Hobbs withdraws agency director nominees in move to sidestep Senate confirmation
Gov. Katie Hobbs is withdrawing 13 unconfirmed cabinet nominees from Senate consideration while leaving them in place as "executive deputy directors" who will continue leading their agencies.
Why it matters: It's a response to what she called a "political circus" created by Senate President Warren Petersen and the committee he created to vet her nominees, which has dragged out the confirmation process and subjected some nominees to intense scrutiny.
- Hobbs' move includes directors for major agencies like the Department of Administration and Department of Economic Security.
- The governor "will pursue other lawful avenues of ensuring state government can continue to function for Arizonans," she wrote in a blistering letter to Petersen.
The intrigue: Agency directors can only serve for a year without Senate confirmation, but Hobbs believes they can serve longer as executive deputy directors, gubernatorial spokesperson Christian Slater told Axios Phoenix.
Catch up quick: Traditionally, agency director nominees go before relevant committees for approval before the full Senate votes on their confirmation.
- But Petersen, a Gilbert Republican, bucked tradition and instead created the Committee on Director Nominations to vet appointees from Arizona's first Democratic governor in 14 years.
- Chaired by Sen. Jake Hoffman, a Queen Creek Republican and a close ally of Petersen, the committee rejected several of Hobbs' nominees, leading her to withdraw them from consideration.
- The process has taken an unusually long time. Some of the nominees still haven't had committee hearings and some who have been approved still haven't had confirmation votes, even though the legislative session ended nearly two months ago.
What she's saying: Hobbs accused Petersen of creating a process "designed to slow walk nominees and create a political circus that is beneath the dignity of the Arizona State Senate," and called it "an abuse of the confirmation process."
- "Legal and traditional vetting processes don't function this way. Instead, it is clear that this Committee is being used as a weapon, wielded for the personal whim of a few legislators," she wrote.
- Hobbs said she will resume sending nominees to the Senate for review if Petersen returns to the traditional confirmation process.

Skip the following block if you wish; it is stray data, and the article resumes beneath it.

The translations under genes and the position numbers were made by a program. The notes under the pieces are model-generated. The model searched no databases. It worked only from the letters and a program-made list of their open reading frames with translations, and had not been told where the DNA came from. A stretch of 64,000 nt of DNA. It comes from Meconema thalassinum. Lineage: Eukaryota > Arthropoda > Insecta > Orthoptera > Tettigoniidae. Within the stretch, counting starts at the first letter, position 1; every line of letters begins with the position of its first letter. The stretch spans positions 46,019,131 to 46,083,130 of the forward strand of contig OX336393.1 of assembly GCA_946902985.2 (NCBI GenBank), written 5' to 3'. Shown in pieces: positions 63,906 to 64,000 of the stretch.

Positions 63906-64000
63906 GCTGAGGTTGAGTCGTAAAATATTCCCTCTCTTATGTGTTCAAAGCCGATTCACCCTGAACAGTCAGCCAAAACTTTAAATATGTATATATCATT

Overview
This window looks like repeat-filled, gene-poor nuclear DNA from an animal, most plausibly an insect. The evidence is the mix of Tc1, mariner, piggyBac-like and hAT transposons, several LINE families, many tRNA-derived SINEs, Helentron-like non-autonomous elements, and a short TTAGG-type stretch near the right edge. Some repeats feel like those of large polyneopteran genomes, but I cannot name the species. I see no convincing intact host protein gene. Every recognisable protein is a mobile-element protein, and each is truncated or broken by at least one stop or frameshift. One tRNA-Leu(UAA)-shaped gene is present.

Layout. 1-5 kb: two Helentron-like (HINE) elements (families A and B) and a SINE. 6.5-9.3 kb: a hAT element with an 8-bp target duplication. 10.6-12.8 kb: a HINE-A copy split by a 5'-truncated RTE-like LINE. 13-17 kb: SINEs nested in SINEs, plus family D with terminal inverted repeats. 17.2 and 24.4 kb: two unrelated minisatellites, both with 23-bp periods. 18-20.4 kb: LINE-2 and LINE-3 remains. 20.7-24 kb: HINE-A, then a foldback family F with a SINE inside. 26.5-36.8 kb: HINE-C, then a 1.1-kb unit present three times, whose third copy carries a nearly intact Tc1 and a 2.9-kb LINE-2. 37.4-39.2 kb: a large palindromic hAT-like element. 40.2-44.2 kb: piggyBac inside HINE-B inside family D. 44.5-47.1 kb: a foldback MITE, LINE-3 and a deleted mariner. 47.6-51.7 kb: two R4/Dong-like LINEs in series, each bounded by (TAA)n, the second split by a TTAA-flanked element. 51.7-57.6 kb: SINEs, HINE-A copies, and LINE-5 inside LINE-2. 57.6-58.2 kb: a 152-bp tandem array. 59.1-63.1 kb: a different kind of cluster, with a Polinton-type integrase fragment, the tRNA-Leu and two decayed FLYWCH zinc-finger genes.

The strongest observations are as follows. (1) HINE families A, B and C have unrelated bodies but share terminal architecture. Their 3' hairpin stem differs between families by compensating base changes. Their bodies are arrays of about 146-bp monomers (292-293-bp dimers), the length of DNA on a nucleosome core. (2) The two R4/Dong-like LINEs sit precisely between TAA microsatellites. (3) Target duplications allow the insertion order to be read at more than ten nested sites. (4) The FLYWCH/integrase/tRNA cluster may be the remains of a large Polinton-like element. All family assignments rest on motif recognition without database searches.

Between the lines: The governor also noted that Hoffman has tied some nominees' fates to issues that are unrelated to the confirmation process.
- For example, he canceled a hearing in response to Hobbs' executive order to strip county attorneys of authority over abortion-related prosecutions and give it exclusively to Attorney General Kris Mayes, a fellow Democrat.
The other side: Petersen accused Hobbs of trying to circumvent the lawful confirmation process and said — regardless of what title the governor gives them — her agency leaders can only serve for a year without Senate confirmation.
- "The law is very specific on who is to run our state agencies. Without directors fulfilling these obligations, the legality of every decision made by these state agencies is dubious, and litigation against the state would surely prevail," he said.
- If the agency heads serve for more than a year without confirmation, "they will be removed," Petersen told us, though he didn't elaborate on whether that would happen through litigation or some other means.
- Hoffman said in a press statement: "Hobbs is the only person to blame for her nominees struggling to succeed under actual due diligence."
Context: Hoffman's committee has been a regular source of political fireworks since the legislative session began, and caused Hobbs to withdraw several nominees.
- The committee rejected Theresa Cullen, the governor's nominee to lead the Arizona Department of Health Services, over her support for pandemic-era restrictions while serving as Pima County's public health director.
- It rejected former state Sen. Martin Quezada's nomination to lead the Registrar of Contractors over positions he took and statements he made while in the Legislature.
- Most recently, the committee's GOP majority two weeks ago voted down the nomination of Joan Serviss, who has run the Department of Housing since January, over accusations of plagiarism in advocacy letters she wrote while leading a nonprofit organization.
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